Sometimes, contrary to the old saying, you can tell a book by its cover. This one is desperate to be picked up. Bright citrus green with its catchy title emblazoned twice on the front, in 3D silver and eye-burn neon white, Cocaine is taking no chances with passing trade. Anybody lured to look more closely is immediately greeted with never-mind- the-quality-feel-the-width assurances of its absolute verisimilitude. "Fiction that is fact" blurbs a senior bod from the NME; "a rocket-fuelled blast of contempo music-biz reality," reports the American chronicler of excessive behaviour, Jerry Stahl: "put down the mirror, unroll your dollar bills and buy this book!"

Well, borrow a copy, maybe, and don't imagine that the paper packet you hold in your hands is cut with much of that truth stuff. Phil Strongman's first novel is a deeply old-fashioned tale of "corruption" in the British music business which recounts the to-ing and fro-ing of a freelance journalist, the economically named Pete, as he patrols the clubs and bars of Soho and Camden in search of sex with a drug dealer's girlfriend and some story about a Brit-pop band who bribed their way to stardom through massive handouts of free cocaine.

Pete, for all his insider knowledge about the villainous nature of the business, is a simple, almost innocent soul. He believes in a pop world where everything is manipulated by evil-hearted Mr Bigs who hate music and despise the kids who buy it. Talent means less than nothing, the charts are all rigged, reviews are purchased according to an astonishingly generous drug tariff with added holiday bonuses for full-page features. Those who might stand up against this disgraceful regime are too drunk, stoned or busy polishing their antique street slang ("diamond geezer" "natch", etc) to care.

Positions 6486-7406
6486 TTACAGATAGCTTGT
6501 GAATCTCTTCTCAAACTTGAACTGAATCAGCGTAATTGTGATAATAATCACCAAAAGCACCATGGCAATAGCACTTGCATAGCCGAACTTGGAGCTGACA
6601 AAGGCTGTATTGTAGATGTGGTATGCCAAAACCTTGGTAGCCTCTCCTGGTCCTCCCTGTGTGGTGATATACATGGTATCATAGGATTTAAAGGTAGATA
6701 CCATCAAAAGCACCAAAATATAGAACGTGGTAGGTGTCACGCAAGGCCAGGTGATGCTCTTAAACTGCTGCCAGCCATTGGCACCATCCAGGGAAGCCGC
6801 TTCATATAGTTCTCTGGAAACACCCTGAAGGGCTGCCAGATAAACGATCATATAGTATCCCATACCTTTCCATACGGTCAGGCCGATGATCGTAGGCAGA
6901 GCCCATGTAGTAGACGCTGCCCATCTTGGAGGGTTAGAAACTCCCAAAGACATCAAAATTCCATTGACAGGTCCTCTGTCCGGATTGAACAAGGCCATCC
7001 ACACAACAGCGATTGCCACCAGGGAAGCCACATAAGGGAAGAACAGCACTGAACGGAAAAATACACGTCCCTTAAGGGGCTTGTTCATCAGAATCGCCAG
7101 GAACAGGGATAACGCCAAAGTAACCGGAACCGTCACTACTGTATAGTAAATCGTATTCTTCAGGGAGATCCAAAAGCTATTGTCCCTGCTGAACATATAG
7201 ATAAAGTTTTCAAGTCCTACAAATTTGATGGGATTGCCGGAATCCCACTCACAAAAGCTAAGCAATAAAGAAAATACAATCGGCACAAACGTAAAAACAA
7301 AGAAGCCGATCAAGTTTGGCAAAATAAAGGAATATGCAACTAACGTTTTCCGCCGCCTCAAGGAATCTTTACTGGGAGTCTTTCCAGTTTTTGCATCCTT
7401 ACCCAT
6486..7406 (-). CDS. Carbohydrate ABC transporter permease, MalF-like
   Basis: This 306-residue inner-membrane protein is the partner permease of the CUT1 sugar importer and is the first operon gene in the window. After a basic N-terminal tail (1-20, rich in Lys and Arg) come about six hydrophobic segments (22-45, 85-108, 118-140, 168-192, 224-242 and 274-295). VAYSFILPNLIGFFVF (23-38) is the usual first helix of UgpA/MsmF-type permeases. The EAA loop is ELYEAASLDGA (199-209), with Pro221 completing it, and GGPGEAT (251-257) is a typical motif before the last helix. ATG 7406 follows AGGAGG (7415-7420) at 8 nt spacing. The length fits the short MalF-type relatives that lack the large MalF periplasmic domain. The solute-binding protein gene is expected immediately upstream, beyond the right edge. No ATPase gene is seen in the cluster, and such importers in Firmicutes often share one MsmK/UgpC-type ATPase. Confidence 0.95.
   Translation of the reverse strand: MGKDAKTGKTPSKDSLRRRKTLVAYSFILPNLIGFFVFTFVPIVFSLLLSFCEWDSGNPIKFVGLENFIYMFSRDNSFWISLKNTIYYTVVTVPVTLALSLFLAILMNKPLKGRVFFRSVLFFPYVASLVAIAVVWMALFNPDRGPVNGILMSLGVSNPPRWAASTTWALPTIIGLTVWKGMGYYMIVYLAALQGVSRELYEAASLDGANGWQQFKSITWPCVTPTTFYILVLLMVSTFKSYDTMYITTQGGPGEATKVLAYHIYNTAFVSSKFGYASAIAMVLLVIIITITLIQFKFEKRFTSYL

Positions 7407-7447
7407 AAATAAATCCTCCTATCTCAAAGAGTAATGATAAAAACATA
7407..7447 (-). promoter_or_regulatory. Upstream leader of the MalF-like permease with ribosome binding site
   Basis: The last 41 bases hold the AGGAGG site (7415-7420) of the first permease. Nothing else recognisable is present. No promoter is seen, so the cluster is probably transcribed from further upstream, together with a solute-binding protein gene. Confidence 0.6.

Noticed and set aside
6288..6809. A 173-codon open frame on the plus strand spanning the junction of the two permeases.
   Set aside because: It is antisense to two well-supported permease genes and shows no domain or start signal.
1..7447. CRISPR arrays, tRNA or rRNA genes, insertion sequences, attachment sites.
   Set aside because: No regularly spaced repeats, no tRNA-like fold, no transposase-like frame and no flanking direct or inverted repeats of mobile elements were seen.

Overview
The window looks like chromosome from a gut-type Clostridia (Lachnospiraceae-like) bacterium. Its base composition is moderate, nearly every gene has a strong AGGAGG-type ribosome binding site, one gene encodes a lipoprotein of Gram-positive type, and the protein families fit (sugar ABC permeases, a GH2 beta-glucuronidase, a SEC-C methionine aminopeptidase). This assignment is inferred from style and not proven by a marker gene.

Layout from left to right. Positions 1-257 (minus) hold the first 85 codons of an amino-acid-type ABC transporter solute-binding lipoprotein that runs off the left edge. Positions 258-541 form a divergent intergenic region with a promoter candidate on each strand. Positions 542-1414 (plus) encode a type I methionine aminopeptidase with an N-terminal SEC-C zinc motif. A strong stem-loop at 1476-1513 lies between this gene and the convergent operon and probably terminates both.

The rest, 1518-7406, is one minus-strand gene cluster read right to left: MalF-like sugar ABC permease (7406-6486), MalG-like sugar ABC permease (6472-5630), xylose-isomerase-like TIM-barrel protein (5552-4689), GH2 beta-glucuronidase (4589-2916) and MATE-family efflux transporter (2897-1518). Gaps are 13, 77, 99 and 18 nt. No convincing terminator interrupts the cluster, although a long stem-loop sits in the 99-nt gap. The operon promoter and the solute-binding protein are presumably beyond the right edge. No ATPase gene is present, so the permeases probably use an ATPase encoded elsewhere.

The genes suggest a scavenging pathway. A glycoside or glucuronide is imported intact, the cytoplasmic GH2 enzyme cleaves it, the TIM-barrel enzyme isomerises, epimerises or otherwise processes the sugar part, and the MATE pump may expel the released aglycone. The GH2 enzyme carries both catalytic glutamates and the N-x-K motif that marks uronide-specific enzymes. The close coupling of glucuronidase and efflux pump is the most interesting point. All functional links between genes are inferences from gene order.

The quaintest of Pete's many delusions concerns the power of journalists to affect the outcome of the heinous schemes he describes. In his version of the 1990s, the printed word - and in particular his proposed "scoop" about the Scallies - retains a pole position it started to lose in the real world about 20 years ago. In a key scene, Pete interviews a record company man who obligingly confirms all of his suspicions about the industry's malpractices and helpfully remarks that "it's hard to overestimate the power of the music weeklies".

For Strongman, himself a former music journalist, this proposition is as irresistible as the notion that hacks still spend their lives being plied with free narcotics. Anybody currently considering a career in music journalism should treat both with extreme scepticism.

For all its silliness, Cocaine is an easy read, well stocked with pubbish one-liners, and those who know little about modern pop and the drug culture which hangs off it may well find its relentless, shop-bought cynicism mildly entertaining. As its gaudy cover warns you though, this book is directly aimed at the non-book-buying, powder-conscious public who throng its pages. They will find it heavy going.

Cocaine is published by Abacus at pounds 9.99